Our last presidential election, the #MeToo movement, equal-pay movements, and the surge in women-owned businesses all prove that things are finally changing. And this change is great for everyone—socially, politically, environmentally, and economically. There are zero downsides! Bonnie was ecstatic to be the Keynote Speaker and workshop leader at the 2019 Women’s Business Conference in Orlando, hosted by the National Entrepreneur Center. Close to 200 businesswomen attended.
Bonnie’s workshop focused on three crucial business relationships—your vendors, employees, and customers—but her Keynote served as an important message to any business selling goods and services. Today, women make over 80% of purchasing decisions! How did that happen? A long time ago, men resigned their purchasing power to women with the simple question, “What’s for dinner, honey?” But to answer that seemingly simple question, this is what a woman had to do:
- Create a menu for every meal
- Translate this menu to a grocery list
- Take money and drive to the store
- Make brand decisions
- Fill up bags of groceries, leaving enough time to spare to prepare tonight’s dinner
- Drive home and put away the groceries
- Cook that night’s dinner
- Serve dinner to her family
Did you notice the part about taking money and making brand decisions?
In her speech, Bonnie went on to discuss how women are in a position to encourage companies to address their concerns about health and the environment simply by choosing and avoiding certain brands. This is the real “power of the purse.”
A woman’s networking and multitasking skills are ideal tools to master these 3 essential business relationships:
Whether your vendors are supplying you with funds, goods, or services, they’ll be much more likely to extend your terms and credit once you show empathy for them. They pay their own bills with your funds. Instead of waiting until it’s too late, give them a remediation plan ahead of time if you know you won’t be able to make a payment. Don’t put them in a risky position. Share your challenges and growth plan with your vendor—show them how they’ll be a part of it and benefit as a result. Make sure they know you are committed to helping them grow. Vendors have a ton of information about the market, your competition, and trends. Don’t make them wait when they pay you a visit. Invite them inside for some coffee and pie!
Your people aren’t just working for a paycheck. They’re invested in their skills, their career, and being recognized and validated in order to improve. They want a career that will give them time off to be with loved ones, as well as health insurance, retirement, and general job security. Make it known that you have their best interests at heart. That way you’ll be as profitable and productive as possible while reducing turnover—the number one hidden cost of businesses in any industry.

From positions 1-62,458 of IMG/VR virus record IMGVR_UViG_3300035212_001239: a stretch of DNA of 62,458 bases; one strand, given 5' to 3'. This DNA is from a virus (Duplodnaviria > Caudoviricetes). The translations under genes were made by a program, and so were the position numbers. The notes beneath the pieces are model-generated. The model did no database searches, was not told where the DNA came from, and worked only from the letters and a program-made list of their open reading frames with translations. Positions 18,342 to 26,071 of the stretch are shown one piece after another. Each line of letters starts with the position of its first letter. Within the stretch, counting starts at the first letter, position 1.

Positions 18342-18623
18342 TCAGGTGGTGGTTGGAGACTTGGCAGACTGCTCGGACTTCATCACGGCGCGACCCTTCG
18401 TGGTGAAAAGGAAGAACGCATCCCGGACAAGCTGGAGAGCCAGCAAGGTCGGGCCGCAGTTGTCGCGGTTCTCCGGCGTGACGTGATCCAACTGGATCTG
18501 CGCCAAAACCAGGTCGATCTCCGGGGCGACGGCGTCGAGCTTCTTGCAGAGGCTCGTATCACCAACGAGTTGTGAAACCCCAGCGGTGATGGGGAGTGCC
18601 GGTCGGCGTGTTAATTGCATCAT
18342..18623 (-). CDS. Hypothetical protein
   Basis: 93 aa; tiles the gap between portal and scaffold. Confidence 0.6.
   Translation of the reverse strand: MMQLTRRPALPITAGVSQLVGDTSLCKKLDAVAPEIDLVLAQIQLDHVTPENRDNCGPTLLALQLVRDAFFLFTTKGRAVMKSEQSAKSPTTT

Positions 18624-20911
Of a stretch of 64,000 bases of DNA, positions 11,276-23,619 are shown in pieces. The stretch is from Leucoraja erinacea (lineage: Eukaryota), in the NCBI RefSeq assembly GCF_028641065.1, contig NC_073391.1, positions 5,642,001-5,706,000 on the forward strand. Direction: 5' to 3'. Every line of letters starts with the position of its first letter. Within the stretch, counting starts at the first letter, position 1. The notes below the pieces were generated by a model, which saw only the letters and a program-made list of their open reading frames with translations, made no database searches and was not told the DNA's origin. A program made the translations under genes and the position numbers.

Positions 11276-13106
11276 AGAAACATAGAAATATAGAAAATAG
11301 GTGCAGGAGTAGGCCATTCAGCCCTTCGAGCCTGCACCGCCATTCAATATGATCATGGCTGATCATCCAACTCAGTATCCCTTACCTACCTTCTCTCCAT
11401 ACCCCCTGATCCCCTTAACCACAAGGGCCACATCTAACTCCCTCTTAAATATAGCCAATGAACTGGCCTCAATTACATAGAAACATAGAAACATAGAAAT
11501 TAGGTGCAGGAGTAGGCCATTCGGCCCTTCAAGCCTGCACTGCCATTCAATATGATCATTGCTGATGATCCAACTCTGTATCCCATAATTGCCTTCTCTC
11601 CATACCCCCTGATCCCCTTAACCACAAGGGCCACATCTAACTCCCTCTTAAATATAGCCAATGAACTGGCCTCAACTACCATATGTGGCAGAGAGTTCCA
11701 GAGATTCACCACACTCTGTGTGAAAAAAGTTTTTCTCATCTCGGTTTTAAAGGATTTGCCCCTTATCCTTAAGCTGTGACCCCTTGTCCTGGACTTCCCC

Instead of putting them on a need-to-know basis, put them on a know-the-need basis! By sharing your opportunities, goals, and challenges with all of your people, you show your respect for their loyalty, intelligence, and financial interest in your company.
When groundbreaking ideas come from your employees, make it a point to publicly acknowledge them. Explain the problem and how their ideas solved it. This will encourage them to keep working hard, earn their teammates’ respect, and show the rest of your people that their good work will also be recognized. After all, your staff knows your company better than anybody else.
When we say “customer” we don’t necessarily mean your end-user. You might have to get through many groups of “customers” to get to the end-user. Who are the “buyers” that lie between you and your final customer? And what do they want? Imagine yourself in their shoes.
Try not to assume that every customer is engrossed with benefits and features or even your prices. For example, we had sold to distributors who were more concerned with the strategic advantage they would have with their retail buyers by carrying our product over our competitor’s. Their managers were worried about their quotas. Their sales reps’ top priorities were their incentive programs. The retailers were more worried about tried-and-true sales and the seasonal marketing materials we provided. And the retailers’ clerks were more concerned about being recognized for reordering our products—or not!
Did you notice that none of them were worried about quality, price, design, or even the product itself?
You need constant feedback in order to keep your goods and services relevant. Your customer has the power to give you only two things—money and feedback. Understand that feedback enters your business through your sales reps and customer service team. Establish formal lines of communication between these two groups, and your marketing and production people. This will ensure you’ll stay relevant.
Bonnie was enthusiastic to share the lessons she’s learned on the road to building a national brand, to meet those women who also make a difference, and to celebrate every woman’s power of the purse!